Saturday, June 23, 2012

The Go-To Guy In Christian Apologetics

An informative interview that is worth taking the time to listen to. Greg Koukl, in my humble opinion, is the best, most down-to-earth, practical and effective Christian apologist in the world. If you are interested in apologetics of any kind, watch his videos on YouTube and read his books and web-based material at http://str.org

 

Thursday, June 21, 2012

No Longer A Testbed (pun intended)

Way back in the dark ages (May of 2011), I wrote about the disturbing trend that was developing within the military elite of turning the most vital institutions into "testbeds for cultural experimentation." Little did I know that only 13 months later we would be celebrating "Gay Pride Month" at the Pentagon.

In related news that hits me close to home, here is what is going on at our nation's service academies (one of which is my alma mater):
At West Point, the alumni gay advocacy group Knights Out was able to hold the first installment in March of what is intended to be an annual dinner in recognition of gay and lesbian graduates and Army cadets. Gay students at the U.S. Naval Academy were able to take same-sex dates to the academy's Ring Dance for third-year midshipmen.
Now, isn't that sweet?!

As one Marine put it:
"When I volunteered for the Marine Corps, the military expelled homosexuals. A decade later, Bill Clinton ordered that we ignore homosexuals as long as they kept their sexual preferences a private matter (Don't Ask, Don't Tell). That was OK because few if any of them were in combat units. Last year, Obama and his Leftist congressional cadres obliged the military to endorse open homosexuality (Do Ask, Do Tell). This decision had nothing to do with military readiness and everything to do with political pandering to a loud special interest group. This week, Barack Obama decreed that my Marine Corps would officially 'celebrate Gay Pride Month.' The next step will be to set quotas for homosexuals in the ranks, and to offer marriages and same-sex benefits. I'm preparing for retirement after more than 30 years of service to my country, and more than a few scars to prove it. It grieves me to leave my beloved Corps in such a state ..."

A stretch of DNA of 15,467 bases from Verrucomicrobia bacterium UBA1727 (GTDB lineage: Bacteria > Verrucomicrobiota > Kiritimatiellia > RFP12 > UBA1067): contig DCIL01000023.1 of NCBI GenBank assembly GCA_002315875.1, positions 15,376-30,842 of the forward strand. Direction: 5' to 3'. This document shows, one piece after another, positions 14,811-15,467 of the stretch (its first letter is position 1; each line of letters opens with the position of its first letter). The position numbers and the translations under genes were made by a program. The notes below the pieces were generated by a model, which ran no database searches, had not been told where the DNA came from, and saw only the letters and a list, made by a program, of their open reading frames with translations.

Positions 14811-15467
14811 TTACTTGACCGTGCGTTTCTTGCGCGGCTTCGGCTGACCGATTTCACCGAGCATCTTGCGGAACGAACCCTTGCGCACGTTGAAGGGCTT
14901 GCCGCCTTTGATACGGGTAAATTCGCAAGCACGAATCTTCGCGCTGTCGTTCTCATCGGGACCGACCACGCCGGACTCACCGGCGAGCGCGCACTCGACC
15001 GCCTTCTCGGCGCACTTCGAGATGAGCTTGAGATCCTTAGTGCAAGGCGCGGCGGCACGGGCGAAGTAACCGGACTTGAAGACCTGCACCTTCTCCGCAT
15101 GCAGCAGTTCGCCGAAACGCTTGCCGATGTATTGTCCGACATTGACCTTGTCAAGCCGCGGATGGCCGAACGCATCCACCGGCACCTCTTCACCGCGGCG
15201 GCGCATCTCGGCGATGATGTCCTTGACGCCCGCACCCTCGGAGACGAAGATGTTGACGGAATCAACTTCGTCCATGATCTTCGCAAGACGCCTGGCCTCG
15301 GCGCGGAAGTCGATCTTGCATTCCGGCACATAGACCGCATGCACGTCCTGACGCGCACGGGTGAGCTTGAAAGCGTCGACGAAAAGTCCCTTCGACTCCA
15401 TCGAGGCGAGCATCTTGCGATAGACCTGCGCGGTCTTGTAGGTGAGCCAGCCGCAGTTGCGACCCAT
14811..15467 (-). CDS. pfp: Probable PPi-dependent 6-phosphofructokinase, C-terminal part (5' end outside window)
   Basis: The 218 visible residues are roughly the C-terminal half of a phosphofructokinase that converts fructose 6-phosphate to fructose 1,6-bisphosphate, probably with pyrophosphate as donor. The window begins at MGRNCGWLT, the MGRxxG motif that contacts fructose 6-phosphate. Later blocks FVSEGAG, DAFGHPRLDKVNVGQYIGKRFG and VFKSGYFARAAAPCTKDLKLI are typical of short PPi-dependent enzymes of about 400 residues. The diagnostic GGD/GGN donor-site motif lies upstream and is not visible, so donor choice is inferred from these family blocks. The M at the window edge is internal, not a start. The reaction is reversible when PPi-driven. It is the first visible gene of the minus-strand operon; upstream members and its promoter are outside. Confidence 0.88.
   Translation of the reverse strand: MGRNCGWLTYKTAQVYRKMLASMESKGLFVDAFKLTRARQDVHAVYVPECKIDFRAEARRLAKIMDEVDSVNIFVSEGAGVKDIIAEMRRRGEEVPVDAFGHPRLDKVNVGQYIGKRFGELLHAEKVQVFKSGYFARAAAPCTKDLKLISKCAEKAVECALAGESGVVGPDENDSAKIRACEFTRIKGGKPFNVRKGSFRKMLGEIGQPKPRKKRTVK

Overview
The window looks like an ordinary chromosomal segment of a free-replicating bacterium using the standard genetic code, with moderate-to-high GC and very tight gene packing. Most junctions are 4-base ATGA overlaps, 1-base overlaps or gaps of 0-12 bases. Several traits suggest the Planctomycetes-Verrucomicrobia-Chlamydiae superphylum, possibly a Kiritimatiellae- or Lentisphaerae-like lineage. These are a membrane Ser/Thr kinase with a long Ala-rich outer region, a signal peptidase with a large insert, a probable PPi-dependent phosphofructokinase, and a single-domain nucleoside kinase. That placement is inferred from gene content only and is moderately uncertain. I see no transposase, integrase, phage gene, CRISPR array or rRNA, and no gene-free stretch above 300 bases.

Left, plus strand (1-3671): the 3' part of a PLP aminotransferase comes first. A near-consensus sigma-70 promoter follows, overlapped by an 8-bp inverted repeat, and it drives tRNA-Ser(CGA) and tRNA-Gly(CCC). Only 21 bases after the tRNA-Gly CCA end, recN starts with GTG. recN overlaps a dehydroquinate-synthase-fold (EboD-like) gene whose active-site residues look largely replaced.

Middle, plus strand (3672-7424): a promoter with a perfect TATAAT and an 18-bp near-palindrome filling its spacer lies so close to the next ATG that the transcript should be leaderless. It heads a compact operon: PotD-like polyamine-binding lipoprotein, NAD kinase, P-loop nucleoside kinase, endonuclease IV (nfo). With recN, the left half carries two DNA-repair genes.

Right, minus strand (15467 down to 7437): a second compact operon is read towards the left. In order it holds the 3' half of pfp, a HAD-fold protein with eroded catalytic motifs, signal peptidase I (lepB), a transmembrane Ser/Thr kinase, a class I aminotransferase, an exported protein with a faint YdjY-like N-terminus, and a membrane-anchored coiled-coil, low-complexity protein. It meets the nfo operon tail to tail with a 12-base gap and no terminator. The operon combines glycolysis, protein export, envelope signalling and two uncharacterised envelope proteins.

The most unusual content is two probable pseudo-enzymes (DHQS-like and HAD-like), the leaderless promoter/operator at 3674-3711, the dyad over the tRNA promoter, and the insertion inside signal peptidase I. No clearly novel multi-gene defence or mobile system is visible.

As Francis Shaeffer used to say, "what was unthinkable in one generation becomes thinkable in our generation ... and commonplace in the next." This Marine's point is well-taken. It took 13 months to go from debating the wisdom of allowing open homosexuality in the military to publicly promoting it. How long does anyone think it will be before we have quotas for homosexual promotions and leadership positions?

Without our sovereignty and security we will soon be unrecognizable as a nation. The Constitution is very specific in setting out how our government will defend that sovereignty in Article I, Section 8:
Clause 10: To define and punish Piracies and Felonies committed on the high Seas, and Offences against the Law of Nations;